The Greens and the Conservatives will also struggle to find a consensus on migration policy. The Greens’ humanitarian position is at odds with the harsher anti-immigration stance of the Conservatives, who defend more deportations of “illegal” immigrants – in keeping with the hard line followed by many other European countries on immigration. The Taliban takeover in Afghanistan has relaunched the debate about migration and whether Germany should welcome refugees “as it did in 2015”, but debates have so far lacked a European perspective.

Luckily, one difficult point of contention has been removed: thanks to the German-US deal on Nord Stream 2 in July, the negotiations between the Greens and the Social Democrats or Conservatives will be easier. While the Greens were strongly against the gas pipeline as it would increase Germany’s reliance on Russian gas, the Conservatives and the Social Democrats defended the project.

How Greens should approach the coalition negotiations

Until the election results are known, every scenario is still possible. It could well be that the Conservatives govern in coalition only with the Liberals. We could see the first Conservative-Green government emerge or a “Jamaica” coalition of the Conservatives, Liberals, and Greens. A “traffic light” coalition with Social Democrats, Greens, and Liberals is also on the cards. A left-wing coalition including the Greens, Social Democrats, and the Left (Die Linke) might be more difficult – the Social Democrats may wish to stay in opposition depending on their results, while the Die Linke is torn by internal fights and are doing badly in the polls. As it is very likely that the Greens will form part of the coalition negotiations, they should keep in mind the following points:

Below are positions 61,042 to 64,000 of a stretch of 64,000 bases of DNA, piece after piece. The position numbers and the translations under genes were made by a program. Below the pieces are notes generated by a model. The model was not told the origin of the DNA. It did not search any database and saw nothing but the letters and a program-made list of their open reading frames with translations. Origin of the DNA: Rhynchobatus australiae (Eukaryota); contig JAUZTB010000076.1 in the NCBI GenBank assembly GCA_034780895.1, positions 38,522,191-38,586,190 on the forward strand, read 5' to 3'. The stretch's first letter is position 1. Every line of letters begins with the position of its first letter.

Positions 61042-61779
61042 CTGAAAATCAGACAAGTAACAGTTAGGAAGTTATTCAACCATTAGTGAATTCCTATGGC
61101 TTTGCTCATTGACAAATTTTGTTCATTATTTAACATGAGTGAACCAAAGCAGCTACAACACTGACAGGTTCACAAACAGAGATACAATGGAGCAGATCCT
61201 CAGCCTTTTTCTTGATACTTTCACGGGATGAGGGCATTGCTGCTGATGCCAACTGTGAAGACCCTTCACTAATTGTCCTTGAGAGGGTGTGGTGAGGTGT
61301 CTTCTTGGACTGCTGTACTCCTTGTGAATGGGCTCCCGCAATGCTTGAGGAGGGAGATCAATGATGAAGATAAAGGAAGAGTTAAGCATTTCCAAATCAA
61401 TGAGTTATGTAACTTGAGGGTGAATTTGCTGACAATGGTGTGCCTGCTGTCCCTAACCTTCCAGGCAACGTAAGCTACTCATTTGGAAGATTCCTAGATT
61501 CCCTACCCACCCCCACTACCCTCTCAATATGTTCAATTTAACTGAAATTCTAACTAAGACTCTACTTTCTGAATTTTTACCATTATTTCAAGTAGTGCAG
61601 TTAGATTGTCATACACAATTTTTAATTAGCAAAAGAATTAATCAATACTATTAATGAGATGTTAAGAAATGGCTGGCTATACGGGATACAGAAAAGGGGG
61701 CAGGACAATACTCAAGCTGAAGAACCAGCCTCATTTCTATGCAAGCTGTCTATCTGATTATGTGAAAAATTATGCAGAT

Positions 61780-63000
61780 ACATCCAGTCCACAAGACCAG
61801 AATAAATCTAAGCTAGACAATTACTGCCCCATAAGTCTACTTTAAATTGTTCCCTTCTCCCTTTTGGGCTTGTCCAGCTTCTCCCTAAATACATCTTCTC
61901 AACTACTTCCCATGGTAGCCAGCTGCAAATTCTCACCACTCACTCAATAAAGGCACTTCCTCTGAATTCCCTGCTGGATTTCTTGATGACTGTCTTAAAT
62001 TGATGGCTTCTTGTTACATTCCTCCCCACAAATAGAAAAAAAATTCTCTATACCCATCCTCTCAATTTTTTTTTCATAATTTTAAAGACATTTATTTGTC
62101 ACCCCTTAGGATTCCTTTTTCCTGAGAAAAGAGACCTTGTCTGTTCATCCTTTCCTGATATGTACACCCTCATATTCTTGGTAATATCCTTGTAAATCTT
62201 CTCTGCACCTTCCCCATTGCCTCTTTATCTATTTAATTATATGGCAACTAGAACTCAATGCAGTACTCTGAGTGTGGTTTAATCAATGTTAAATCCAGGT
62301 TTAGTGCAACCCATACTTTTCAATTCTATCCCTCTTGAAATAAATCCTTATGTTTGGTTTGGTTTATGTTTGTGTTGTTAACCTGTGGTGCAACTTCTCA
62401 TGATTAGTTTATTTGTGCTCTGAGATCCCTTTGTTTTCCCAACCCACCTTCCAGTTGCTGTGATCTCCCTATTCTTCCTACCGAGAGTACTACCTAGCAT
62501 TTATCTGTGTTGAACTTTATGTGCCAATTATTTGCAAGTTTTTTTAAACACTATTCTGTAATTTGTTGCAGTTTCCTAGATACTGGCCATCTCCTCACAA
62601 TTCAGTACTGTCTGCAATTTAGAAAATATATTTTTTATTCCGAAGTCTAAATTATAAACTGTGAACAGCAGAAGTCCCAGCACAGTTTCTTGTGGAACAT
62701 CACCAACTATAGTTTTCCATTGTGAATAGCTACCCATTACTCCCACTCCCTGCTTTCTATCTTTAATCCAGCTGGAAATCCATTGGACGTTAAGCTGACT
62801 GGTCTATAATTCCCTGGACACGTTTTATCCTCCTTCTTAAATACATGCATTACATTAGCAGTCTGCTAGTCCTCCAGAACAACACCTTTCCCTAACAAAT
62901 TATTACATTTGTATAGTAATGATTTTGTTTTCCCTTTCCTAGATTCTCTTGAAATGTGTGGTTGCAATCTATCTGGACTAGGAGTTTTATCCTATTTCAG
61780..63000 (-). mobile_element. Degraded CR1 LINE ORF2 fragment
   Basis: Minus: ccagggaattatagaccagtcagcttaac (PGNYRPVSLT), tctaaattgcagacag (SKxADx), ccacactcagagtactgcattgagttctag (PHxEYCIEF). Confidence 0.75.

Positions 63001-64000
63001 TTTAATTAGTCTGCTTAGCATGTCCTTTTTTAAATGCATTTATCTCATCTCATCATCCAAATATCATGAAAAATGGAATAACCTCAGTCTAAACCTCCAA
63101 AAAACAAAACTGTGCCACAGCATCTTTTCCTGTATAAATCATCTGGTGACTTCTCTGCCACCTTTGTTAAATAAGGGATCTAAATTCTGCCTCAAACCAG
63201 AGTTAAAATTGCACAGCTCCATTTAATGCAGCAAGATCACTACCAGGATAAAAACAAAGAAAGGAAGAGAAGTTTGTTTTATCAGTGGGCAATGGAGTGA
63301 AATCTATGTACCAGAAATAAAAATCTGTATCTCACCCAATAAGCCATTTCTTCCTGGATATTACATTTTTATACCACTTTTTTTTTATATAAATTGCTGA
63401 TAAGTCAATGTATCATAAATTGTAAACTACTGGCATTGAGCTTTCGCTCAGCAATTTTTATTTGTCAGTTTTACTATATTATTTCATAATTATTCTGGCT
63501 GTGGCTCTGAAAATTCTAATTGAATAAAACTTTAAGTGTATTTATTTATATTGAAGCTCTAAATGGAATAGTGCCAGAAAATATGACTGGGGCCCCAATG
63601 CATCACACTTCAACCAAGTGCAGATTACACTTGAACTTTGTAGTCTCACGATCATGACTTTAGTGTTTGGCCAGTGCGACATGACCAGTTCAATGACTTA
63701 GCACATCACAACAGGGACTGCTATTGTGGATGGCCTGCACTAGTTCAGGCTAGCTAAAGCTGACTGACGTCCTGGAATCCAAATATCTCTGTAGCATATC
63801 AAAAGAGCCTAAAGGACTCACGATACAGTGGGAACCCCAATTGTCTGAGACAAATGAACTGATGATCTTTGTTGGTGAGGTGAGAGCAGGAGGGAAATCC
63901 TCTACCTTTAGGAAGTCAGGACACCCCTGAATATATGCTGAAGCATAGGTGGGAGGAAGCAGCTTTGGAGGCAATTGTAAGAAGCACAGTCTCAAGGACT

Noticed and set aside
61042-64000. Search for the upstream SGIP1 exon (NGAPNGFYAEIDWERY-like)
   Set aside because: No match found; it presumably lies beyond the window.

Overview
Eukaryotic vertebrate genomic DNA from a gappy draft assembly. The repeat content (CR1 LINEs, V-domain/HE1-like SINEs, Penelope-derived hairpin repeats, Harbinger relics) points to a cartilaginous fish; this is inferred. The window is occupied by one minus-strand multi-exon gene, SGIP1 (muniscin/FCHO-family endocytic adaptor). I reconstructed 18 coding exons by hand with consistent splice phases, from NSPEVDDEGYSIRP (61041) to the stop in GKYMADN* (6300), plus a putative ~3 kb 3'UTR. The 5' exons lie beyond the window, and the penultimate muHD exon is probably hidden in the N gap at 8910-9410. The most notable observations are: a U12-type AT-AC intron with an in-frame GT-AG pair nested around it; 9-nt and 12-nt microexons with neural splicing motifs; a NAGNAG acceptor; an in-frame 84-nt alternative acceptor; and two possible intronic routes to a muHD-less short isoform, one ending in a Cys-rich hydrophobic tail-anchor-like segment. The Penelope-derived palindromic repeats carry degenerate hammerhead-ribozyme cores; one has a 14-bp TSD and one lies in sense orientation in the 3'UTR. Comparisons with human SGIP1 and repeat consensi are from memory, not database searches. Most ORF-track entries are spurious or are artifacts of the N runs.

Do not forget about the EU in the coalition treaty. Europe featured in the first chapter in the last coalition treaty in 2017, entitled “A renewal for Europe”. However, those four pages included little of substance and many contradictions. In addition, the EU was absent from other parts of the coalition treaty. This led to an unambitious German EU policy over the past four years, which proposed close to no new initiatives. This mistake should not be repeated: the Greens should prioritise the EU in the coalition treaty.

Remember that EU policy is a cross-sectoral topic. The Green election manifesto suggests they have understood that EU policy has become an integral part of domestic policy, mentioning legislative packages and Commission initiatives throughout policy fields. Nevertheless, there is always a risk to focusing solely on the national level in coalition negotiations. Therefore, the Greens should make sure they include the European dimension not only in the EU or foreign policy chapter, but also in other policy fields in which EU competences are already important, as well as in fields in which competences are likely to be developed, such as health.

Reflect on Germany’s position of power in Europe. While the Greens have been vocal about violations of EU values, they have not yet addressed the question of how Germany intends to overcome the divides within the EU. They should also reflect on how Germany intends to use its power to improve the EU’s resilience and capacity to act, especially in view of the global competition between the US and China on key issues such as tech, climate, or trade. To be more honest about one’s own position within Europe – looking at both the positive and negative – and to reflect on the kind of role Germany would like to play in the future should be part of the Green’s reflection before potentially entering the next German government.

Invest in the Franco-German relation – quickly. The French Presidential elections coming up in 2022 leaves little time to move forward at the EU level. The quicker the negotiations, the better the German government could support the French Council Presidency, which takes place in the first half of 2022. The Greens should invest more time in building alliances with Germany’s historic partner if they wish to move forward on their EU agenda – and they should develop a strategy in case Marine le Pen is elected president.

The Greens are likely to enter coalition negotiations after the election at the end of September, even if all the cards are still on the table as to which parties will be part of the next German government. Whatever the outcome of the election, the Greens should ensure that their pro-European stance is much more strongly reflected in their campaign and the coalition negotiations.